Over the years I read suggestions that we should forgive Germany, Poland, Russia, the Catholic Church, the Crusades, Christianity, Islam, Egypt, the Ku Klux Klan, etc.

The only "forgiveness" I ever found in the Sources was forgiveness of an individual, by God or by another individual. I never found any mention of "forgiveness" of a country, an institution, a religion, or any group of people as a whole. Is there such a concept in Judaism?

There are hints of that (such as "Do not despise an Edomite, because he is your brother. Do not despise an Egyptian, because you resided as foreigners in his country." [Deut. 23:7]), but it does not rise to "forgiveness".

  • When you say "I read" do you mean "in Jewish religious sources", because asking "I read in a local newspaper" sounds weak? – Al Berko Oct 10 '19 at 8:27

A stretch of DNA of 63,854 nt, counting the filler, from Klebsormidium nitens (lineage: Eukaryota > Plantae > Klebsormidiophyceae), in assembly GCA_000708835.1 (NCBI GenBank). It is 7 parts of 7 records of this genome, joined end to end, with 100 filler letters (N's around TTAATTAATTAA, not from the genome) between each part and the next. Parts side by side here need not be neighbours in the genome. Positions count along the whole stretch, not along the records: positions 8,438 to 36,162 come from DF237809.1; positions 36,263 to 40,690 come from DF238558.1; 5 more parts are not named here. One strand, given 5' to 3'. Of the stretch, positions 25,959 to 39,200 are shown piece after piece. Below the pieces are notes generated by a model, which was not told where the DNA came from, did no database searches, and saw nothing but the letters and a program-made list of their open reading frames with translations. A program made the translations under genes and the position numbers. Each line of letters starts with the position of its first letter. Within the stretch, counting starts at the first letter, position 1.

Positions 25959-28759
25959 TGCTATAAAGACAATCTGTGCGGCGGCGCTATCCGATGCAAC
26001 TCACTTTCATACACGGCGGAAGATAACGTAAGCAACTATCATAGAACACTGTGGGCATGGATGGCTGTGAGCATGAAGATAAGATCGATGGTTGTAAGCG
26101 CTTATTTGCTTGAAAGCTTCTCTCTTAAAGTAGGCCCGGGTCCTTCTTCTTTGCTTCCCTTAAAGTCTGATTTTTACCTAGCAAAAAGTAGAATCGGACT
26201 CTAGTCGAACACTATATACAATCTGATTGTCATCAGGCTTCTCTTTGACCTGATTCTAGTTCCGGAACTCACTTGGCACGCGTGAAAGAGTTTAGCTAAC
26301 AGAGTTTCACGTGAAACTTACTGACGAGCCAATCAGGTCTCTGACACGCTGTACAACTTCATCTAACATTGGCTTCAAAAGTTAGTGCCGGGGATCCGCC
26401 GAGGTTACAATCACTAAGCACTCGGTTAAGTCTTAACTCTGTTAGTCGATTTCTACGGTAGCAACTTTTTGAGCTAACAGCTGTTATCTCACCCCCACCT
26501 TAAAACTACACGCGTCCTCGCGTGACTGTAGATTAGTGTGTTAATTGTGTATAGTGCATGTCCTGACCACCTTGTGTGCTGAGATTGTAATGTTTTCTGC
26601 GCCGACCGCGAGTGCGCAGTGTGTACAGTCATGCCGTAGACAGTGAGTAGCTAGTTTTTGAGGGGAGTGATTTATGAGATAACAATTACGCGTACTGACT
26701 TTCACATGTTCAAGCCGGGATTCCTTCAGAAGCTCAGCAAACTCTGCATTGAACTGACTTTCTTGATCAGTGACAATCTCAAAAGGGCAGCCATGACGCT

• "country, an institution, a religion," are all people, just as Judaism is all about single Rabbis, there's no "institution" or "religion". You can't forgive Judaism also. – Al Berko Oct 10 '19 at 8:31
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    en.wikipedia.org/wiki/… – Silver Oct 10 '19 at 16:56
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    @Jonathan Not to belittle the enormous tragedy that is the Holocaust, but why do you draw the line there? Why do you feel that the Nazis are unforgivable, but the Spaniards are? (For the record, I have relatives who went through the Holocaust, as well as ones who went through the Inquisition.) – DonielF Oct 10 '19 at 19:10
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    @Jonathan You’re dodging my question. I don’t deny how horrid the Nazis were; I’m asking why you feel the Spaniards are forgivable. – DonielF Oct 11 '19 at 17:57

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